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The AAPG/Datapages Combined Publications Database

Utah Geological Association


Mining Districts of Utah, 2006
Pages 604-643

Salt and Gypsum of the Arapien Shale - the Central Utah Evaporite Mineral Industry

Grant C. Willis


Production of the evaporite minerals gypsum and salt (halite) has been a major factor in the economy of the Sevier and Juab Valley area of central Utah for 150 years. Almost all commercial evaporite deposits are within the Middle Jurassic Arapien Shale, which crops out in a north-south linear belt extending from Spanish Fork Canyon to Sigurd, Utah.

The salt was used by Native Americans long before any written records were kept, and was exploited for home and farm use by early pioneers. Settlers noticed the salt and salty water within days of arrival, and soon began extracting salt from brine and quarrying block salt. Independent operators developed several small scattered salt operations in the 1850s to 1870s, but eventually, most salt production shifted to the largest and purest deposit in the Redmond Hills. For several decades, the Poulson and Bosshardt families operated side-by-side in the Redmond Hills. The Bosshardt family eventually purchased and consolidated the mines into a single operation. The mined salt is nearly pure halite, with minor calcite, trace minerals, and red clay and silt that give it a reddish tint. No accurate early production records are available. Records indicate that recent annual production has increased from 67,000 tons in 1994, to 175,000 tons in 1998, to nearly 250,000 tons in 2004. Part of this increase is due to increased production of road salt, but an increasingly important part is due to the creation of a new product that is marketed as a better flavored and healthier “natural” table salt.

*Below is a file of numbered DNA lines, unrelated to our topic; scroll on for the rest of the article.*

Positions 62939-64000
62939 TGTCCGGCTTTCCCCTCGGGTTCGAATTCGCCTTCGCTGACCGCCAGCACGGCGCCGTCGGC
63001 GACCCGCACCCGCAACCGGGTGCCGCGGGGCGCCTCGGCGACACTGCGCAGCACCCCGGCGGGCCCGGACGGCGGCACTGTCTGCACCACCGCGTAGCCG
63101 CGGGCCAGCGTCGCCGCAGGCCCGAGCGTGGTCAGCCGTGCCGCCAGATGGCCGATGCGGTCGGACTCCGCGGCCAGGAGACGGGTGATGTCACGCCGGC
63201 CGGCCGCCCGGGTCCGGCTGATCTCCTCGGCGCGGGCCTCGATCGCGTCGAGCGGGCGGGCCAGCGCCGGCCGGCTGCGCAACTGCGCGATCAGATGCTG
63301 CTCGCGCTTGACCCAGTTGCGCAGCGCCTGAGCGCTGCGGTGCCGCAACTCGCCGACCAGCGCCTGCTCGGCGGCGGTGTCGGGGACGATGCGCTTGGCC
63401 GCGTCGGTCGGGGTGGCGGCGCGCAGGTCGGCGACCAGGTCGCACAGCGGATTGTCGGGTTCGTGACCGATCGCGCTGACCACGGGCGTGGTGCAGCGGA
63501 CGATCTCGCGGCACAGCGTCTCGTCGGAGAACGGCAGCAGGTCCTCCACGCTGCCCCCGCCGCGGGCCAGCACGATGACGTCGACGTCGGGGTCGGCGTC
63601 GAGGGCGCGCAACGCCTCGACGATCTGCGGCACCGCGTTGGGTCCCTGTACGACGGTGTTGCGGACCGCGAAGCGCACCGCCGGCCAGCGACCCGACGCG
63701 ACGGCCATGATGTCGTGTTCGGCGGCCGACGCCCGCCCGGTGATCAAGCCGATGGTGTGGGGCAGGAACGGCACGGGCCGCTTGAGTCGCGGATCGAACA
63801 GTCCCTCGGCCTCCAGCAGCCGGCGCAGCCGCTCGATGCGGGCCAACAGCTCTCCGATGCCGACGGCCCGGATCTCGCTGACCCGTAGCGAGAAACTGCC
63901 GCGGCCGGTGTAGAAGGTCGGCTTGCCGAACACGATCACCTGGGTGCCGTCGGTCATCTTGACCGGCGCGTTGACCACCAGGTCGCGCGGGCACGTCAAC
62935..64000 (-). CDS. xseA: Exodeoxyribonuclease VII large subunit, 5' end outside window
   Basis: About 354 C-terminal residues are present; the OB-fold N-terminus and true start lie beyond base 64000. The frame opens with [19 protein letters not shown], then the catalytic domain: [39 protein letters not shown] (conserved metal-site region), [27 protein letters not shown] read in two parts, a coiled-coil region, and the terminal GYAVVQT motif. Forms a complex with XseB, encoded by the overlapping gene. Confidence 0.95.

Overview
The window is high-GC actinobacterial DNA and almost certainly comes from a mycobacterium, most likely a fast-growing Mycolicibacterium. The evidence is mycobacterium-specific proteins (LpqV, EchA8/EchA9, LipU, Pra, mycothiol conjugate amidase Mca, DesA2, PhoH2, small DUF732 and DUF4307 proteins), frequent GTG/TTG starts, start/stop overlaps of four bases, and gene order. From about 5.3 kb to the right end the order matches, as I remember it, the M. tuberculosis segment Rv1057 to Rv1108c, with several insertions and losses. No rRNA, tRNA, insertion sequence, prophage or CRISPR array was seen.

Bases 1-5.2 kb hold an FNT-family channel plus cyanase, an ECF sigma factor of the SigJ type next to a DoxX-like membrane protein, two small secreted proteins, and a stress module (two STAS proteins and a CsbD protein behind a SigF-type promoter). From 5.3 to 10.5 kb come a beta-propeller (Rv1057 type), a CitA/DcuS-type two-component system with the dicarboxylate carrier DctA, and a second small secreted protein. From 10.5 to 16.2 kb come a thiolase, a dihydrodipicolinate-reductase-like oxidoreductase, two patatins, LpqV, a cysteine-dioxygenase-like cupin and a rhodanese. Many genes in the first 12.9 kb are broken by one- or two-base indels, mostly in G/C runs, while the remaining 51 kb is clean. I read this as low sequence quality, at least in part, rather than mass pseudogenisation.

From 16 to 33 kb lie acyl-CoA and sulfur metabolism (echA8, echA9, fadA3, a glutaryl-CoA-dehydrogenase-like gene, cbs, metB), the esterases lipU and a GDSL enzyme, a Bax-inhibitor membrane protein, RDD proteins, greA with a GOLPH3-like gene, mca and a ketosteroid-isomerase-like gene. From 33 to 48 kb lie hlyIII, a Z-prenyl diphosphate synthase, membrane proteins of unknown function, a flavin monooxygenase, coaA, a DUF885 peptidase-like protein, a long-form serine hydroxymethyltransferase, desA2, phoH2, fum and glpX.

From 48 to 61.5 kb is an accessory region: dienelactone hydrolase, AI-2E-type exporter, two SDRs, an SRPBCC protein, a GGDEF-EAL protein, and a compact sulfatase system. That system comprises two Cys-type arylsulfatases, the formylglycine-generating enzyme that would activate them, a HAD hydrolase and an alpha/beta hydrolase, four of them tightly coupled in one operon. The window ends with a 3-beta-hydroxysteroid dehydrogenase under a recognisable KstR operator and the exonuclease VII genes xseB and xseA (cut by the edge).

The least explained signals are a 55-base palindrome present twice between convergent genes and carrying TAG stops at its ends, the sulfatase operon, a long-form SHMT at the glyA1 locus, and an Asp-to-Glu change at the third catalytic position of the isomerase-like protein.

Early pioneers may have used gypsum for plaster and mortar, but the first commercial plaster operation started about 1885 near Nephi and about 1907 in the Sigurd area. The mills were bought, sold, and expanded several times. The gypsum industry expanded significantly after sheetrock wallboard became a popular building material in the mid 1900s. Currently (2005), one plaster and wallboard plant operates near Sigurd. Gypsum continues to be produced from quarries in the Arapien Shale near Sigurd, Nephi, and Levan, though the primary source for the plant is presently switching to the Carmel Formation in the San Rafael Swell (not treated in detail in this paper). Most minable beds are 90 to 99 percent earthy gypsum, with minor anhydrite, carbonate, clay, and halite minerals. Early production records are not available. During the 1990s to 2004, annual production averaged about 150,000 tons in the Sigurd area, and has ranged from 100,000 to 200,000 tons for operations near Levan and Nephi. During the past few years, production from the Arapien Shale in central Utah has declined while production from the Carmel Formation on the west flank of the San Rafael Swell has increased. Most of the gypsum is used for wallboard, but some is used for plaster, concrete additive, soil conditioner, and even medicine.

The Arapien Shale is Middle Jurassic (late Bathonian to early Callovian) in age, and consists mostly of interbedded mudstone, silty sandstone, micritic limestone, anhydrite, gypsum, and halite. This highly incompetent unit was severely deformed by Cretaceous to early Tertiary Sevier orogenic thrusting and folding, and later basin-and-range normal faulting. Minor diapirism and isostatic uplift also deformed the strata. These deformational events were important in repeating outcrops at the surface, thickening and concentrating gypsum and salt beds, and fracturing and aiding alteration of anhydrite to gypsum, thereby greatly increasing production and profitability.

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